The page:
Site Directions: From Crossville, take 127/68 toward Spring City. Turn at Hwy 68 toward Sweetwater. Go three miles and turn right onto Hwy 302. Go 4.5 miles and turn left on Breedington Ferry Rd at Bogels Chapel. At the split in the road, Bogles Chapel Rd goes to the right and heads towards the observation tower and the river.
From Dayton, take Hwy 30E toward Decatur. Turn left on Hwy 302. Go 4.1 miles and turn right on Breedington Ferry Road at Bogles Chapel. Follow Breedington Ferry Road to intersection and turn right at intersection. Checking station is two to three miles on left at Old Bogles Chapel Church.
Lat: 35.5783°N Long: -84.84273°W
Hours: daylight hours
Seasonality: year round. Wetland Zone is closed from 15 November through last day of February.
Rhea County • 2,364 Acres
Brian Letner (423) 365-9571 • SG, WF, BG
Non-toxic shot only in Wetland Zone. Wetland Zone closed to all forms of public use, including all forms of trespass, from Nov. 15 - the last day of Feb. No boat access. No ATV, ORV, or horseback riding permitted.
During big game quota hunts, one non-hunting juvenile under the age of 16 may accompany an adult hunter (18 years or older) who has a valid WMA quota permit. During deer gun hunts, non-hunting juveniles must also comply with blaze orange regulations specified for legal hunters.
Same as statewide seasons, except as noted.
Closed to quail hunting. Small game seasons closed in Wetland Zone from Nov. 15 - last day of Feb. Small game hunting closes at sunset the day before and during scheduled big game hunts.
Same as Sept. Wood Duck/Teal season. No duck hunters permitted on the refuge from two hours after shooting hours have ended until 4 a.m. the following day. Walk-in access only. No boat access from the river
Sept. 1 until the end of the first segment.
Raccoon, Opossum - Nov. 17 until the last day of Feb. Hunting permitted on Tuesday and Wednesday only, sunset to sunrise. Bag limit on raccoons is one per person per night. No limit on opossums. All dogs must be removed from the area prior to sunrise on Thursday.
Rabbit - Nov. 15 until the last day of February. Bag limit on rabbits is three per day.
Deer - Antlered deer must have a minimum of 4 points on one antler or a 15-inch minimum outside antler spread on all hunts.
Deer (Gun - Young Sportsman) - Three hunts: Sept. 24 - 25, Oct. 1 - 2, Oct. 15 - 16. Hunter quota 75 each hunt. Three deer, only one antlered (bonus deer). Antler point restrictions do not apply to these hunts.
Deer (Gun) - Two hunts: Oct. 29- 30, Nov. 12 - 13. Hunter quota 75. Three deer, no more than one antlered (Bonus deer). First deer harvested must be antlerless.
Deer (Gun) (Upland Zone) - One hunt: Dec. 10 - 11. Hunter quota 50. Three deer, no more than one antlered (bonus deer). First deer harvested must be antlerless.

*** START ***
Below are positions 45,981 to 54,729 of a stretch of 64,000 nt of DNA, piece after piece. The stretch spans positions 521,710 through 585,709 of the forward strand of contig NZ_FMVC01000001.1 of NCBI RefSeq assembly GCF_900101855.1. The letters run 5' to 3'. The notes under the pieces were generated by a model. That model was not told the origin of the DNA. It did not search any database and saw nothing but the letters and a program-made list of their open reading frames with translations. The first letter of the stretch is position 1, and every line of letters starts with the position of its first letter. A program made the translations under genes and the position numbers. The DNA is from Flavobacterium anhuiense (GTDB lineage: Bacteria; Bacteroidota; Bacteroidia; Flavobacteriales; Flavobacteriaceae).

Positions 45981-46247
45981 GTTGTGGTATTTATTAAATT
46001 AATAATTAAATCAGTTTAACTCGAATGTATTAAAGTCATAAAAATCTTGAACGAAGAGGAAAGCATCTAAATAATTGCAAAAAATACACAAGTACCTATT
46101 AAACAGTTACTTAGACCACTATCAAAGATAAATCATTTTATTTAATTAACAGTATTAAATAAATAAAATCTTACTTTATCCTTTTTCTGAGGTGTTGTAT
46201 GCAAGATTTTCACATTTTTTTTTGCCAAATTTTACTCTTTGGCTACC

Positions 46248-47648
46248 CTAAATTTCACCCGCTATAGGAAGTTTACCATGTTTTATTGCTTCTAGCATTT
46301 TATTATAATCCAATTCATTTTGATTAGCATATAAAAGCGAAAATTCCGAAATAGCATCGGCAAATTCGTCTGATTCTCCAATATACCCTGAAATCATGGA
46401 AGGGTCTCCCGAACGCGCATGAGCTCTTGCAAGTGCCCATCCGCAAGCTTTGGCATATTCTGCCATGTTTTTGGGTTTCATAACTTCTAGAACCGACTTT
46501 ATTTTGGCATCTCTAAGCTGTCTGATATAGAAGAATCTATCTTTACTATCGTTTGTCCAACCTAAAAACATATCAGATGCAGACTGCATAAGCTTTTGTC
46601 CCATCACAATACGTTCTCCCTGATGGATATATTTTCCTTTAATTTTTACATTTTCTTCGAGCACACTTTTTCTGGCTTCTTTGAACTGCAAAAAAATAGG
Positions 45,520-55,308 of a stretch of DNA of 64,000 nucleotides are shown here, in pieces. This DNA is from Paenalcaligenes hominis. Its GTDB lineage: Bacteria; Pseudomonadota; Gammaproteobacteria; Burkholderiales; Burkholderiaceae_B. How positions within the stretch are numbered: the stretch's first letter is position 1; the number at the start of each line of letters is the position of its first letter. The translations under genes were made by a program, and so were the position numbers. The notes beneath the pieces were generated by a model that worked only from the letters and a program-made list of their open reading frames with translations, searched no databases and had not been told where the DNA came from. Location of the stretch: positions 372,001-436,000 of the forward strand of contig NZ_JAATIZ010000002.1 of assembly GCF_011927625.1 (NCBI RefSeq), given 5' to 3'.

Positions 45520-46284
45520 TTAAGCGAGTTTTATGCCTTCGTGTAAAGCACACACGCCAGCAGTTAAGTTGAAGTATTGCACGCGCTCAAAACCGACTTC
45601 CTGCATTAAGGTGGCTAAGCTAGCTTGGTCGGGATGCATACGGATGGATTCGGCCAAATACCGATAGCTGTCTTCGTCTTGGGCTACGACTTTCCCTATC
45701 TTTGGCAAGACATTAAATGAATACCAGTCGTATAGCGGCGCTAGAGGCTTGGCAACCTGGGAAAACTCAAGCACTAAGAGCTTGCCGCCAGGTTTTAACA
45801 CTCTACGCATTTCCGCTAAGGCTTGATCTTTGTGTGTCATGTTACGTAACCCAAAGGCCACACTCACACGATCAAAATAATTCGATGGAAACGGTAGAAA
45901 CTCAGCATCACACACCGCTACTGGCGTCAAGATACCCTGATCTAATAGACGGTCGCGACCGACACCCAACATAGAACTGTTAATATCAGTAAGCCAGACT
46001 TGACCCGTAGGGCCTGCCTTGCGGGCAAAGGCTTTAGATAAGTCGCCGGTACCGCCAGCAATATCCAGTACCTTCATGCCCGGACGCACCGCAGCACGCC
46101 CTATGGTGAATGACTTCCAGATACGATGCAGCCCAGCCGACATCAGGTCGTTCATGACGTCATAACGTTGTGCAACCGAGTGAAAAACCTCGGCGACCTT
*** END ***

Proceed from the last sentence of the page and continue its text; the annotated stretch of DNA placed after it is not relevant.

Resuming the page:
Deer, Turkey (Wheelchair-bound Only) - Three wheelchair-bound hunters allowed per quota deer hunt and two hunters per turkey quota hunt. Hunters must contact Region 3 office to reserve hunt date.
Turkey - Four hunts: March 31 - April 2, April 21 - 23, 28 - 30, May 12 - 14. Hunter quota 10. One bearded turkey. Counts toward statewide bag limit. Hunting ends at noon. Walk-in only.
Turkey (Young Sportsman) - One hunt: March 25 - 26. Hunter quota 15. One bearded turkey. Counts toward statewide bag limit. Hunting ends at noon. Walk-in only.
Dog training - Nov. 15 to last day of Feb. in upland zone. Closed to dog training in wetland zone. Daylight hours only. No fox or coyote chasing. No dog training one day before and during scheduled big game hunts.
Retriever Dog Field Trials - Pre-approved by Area Manager at least 30 days in advance of trial dates.
Site Description: Smith Bend/Yuchi Refuge is a unique 2,500-acre tract on the Tennessee River, with three miles of riverfront, 1,000 acres of wetland and 1,500 acres of upland forest.
Paved roads pass through the refuge. Extensive grasslands provide ample habitat for shrubland and grassland birds.
Observation tower that overlooks the floodplain, river, and bluffs.
Wildlife to Watch: The Bend is home to almost every species of wildlife native to the region.
Though this site does not offer the same breathtaking overlooks and natural features that the Cumberland Plateau is known for, it is home to some of the very best opportunities to see a wide array of birds and butterflies.
This site is also home to several unique habitats not found elsewhere in the region, such as cedar glades and prairie grasslands.
This site is a must for bird, wildflower and butterfly enthusiasts.
Stopping to bird watch at grasslands like this one in winter will yield a variety of sparrows and maybe some quail.